The Talmud (Sotah 5a) discusses at length the vice of arrogance. Arrogance is intolerable. Arrogance results in an early death. Short of death, arrogance diminishes one’s character. Arrogance can jeopardize the possibility of resurrection. And yet, one late second century scholar, Rav, is reported to have said that “a scholar ought to have one eighth of one eighth,” meaning that some arrogance is necessary.
Rav’s teaching raises at least two questions. First, why does Rav use such a cryptic expression? And second how can Rav justify the iconoclastic position that some measure of arrogance – at least among scholars – is welcome? The answer to both questions comes by way of Rabbi Yehudah Tzvi Brandwein of Stratyn (d. 1844), a great mystical teacher of considerable renown whose came to Palestine and perpetuated his dynasty.
Rabbi Yehudah Tzvi comments that Rav is not referring to a measure of arrogance but to a model of modesty. And that model is none other than the patriarch Jacob. Anticipating his encounter with his estranged brother Esav, Jacob sends gifts in the hope of averting confrontation. Jacob also prays to God, claiming that he is not worthy of all the mercies God had performed for him to date, even as he asks for divine protection again. The Hebrew word with which his plea begins is “Katonti” (Genesi 32:11), literally, “I am small (in merit).” In a remarkable demonstration of mastery of the Biblical text, Rabbi Yehudah Tzvi points out that this critical word appears in the eighth verse of the eighth portion of the Book of Genesis. Rav, according to Rabbi Yehudah Tzvi, had already made the same calculation. That is what he means by an eighth of an eighth.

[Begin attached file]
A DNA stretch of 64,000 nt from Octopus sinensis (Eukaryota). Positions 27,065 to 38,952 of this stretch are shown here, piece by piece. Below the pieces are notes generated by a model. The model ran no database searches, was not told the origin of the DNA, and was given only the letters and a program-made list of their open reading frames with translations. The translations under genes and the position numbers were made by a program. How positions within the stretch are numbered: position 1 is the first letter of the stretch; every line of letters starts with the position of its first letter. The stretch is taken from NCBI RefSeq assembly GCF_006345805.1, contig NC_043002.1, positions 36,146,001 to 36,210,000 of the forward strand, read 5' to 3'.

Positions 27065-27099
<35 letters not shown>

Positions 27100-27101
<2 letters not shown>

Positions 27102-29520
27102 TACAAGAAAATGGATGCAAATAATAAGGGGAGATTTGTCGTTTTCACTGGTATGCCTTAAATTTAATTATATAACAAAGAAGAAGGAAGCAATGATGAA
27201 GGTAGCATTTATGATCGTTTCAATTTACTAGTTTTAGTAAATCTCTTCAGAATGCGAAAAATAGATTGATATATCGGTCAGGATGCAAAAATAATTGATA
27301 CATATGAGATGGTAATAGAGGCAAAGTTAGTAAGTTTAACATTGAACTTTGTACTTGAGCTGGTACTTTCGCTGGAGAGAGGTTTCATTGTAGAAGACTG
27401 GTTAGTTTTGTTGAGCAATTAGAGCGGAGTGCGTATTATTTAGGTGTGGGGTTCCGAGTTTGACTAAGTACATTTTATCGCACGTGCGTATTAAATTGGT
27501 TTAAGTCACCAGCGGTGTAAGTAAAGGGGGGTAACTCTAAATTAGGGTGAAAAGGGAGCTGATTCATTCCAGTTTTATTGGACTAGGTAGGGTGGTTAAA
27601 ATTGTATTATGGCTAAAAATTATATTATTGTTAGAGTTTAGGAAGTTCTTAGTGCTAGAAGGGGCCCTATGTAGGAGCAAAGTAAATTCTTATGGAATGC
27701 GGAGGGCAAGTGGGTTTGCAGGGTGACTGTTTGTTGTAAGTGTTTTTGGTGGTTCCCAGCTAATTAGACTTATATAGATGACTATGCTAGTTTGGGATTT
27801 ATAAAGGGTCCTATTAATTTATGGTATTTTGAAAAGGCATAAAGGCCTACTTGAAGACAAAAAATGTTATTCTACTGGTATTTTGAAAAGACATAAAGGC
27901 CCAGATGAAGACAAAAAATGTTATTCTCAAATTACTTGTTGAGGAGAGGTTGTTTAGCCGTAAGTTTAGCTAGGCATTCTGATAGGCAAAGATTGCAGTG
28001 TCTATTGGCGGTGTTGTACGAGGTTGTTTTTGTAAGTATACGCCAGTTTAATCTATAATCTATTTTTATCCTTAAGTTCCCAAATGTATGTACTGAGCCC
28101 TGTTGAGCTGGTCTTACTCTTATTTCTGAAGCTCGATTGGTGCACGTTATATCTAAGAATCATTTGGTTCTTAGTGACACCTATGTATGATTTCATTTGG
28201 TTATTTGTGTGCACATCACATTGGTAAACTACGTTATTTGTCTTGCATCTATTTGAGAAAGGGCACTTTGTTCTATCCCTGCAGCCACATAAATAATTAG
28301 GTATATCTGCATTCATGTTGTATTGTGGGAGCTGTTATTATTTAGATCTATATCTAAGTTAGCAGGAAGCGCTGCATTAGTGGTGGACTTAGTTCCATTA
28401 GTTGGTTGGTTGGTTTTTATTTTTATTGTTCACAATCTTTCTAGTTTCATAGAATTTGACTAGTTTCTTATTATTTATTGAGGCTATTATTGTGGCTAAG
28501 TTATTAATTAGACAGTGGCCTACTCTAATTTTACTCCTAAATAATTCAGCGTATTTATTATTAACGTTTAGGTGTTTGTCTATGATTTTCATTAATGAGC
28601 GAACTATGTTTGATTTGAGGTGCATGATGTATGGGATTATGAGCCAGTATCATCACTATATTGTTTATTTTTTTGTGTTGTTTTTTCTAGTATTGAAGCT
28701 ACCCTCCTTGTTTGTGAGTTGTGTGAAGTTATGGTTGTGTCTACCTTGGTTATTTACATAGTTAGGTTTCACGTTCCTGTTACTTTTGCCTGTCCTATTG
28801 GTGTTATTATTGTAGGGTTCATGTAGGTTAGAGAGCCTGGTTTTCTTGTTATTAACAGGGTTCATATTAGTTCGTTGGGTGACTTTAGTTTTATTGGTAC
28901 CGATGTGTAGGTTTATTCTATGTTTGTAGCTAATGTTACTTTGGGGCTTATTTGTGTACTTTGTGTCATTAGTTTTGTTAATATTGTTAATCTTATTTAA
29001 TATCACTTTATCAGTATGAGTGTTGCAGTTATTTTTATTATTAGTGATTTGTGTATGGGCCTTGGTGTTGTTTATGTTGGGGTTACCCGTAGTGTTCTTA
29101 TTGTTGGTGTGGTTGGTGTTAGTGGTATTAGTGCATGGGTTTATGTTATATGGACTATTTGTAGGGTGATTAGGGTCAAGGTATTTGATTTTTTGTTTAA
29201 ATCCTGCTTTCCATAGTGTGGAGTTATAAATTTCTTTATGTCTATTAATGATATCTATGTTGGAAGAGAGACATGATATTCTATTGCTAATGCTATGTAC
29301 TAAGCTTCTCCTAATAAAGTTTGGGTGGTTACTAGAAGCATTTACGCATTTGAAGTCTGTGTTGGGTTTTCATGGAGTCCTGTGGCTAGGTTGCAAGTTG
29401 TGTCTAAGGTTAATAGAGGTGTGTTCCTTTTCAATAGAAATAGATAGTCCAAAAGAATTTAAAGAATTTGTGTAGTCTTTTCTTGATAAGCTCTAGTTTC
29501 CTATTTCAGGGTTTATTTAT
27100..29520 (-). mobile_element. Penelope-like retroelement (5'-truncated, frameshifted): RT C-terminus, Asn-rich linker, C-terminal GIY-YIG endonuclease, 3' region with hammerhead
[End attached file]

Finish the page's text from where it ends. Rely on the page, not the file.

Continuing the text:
Hence, Rav was not an outlier disputing all the other sages on the evils of arrogance. Rather, he was in agreement. Rav was saying that if we look to Jacob the Patriarch, we find a perfect example of humility, the opposite of arrogance. No matter how meritorious we think ourselves to be, we must never allow ourselves to voice it. Like Jacob we should see ourselves as unworthy for to do otherwise would be unbecoming. Let others sing our praises. But let us resist doing so ourselves.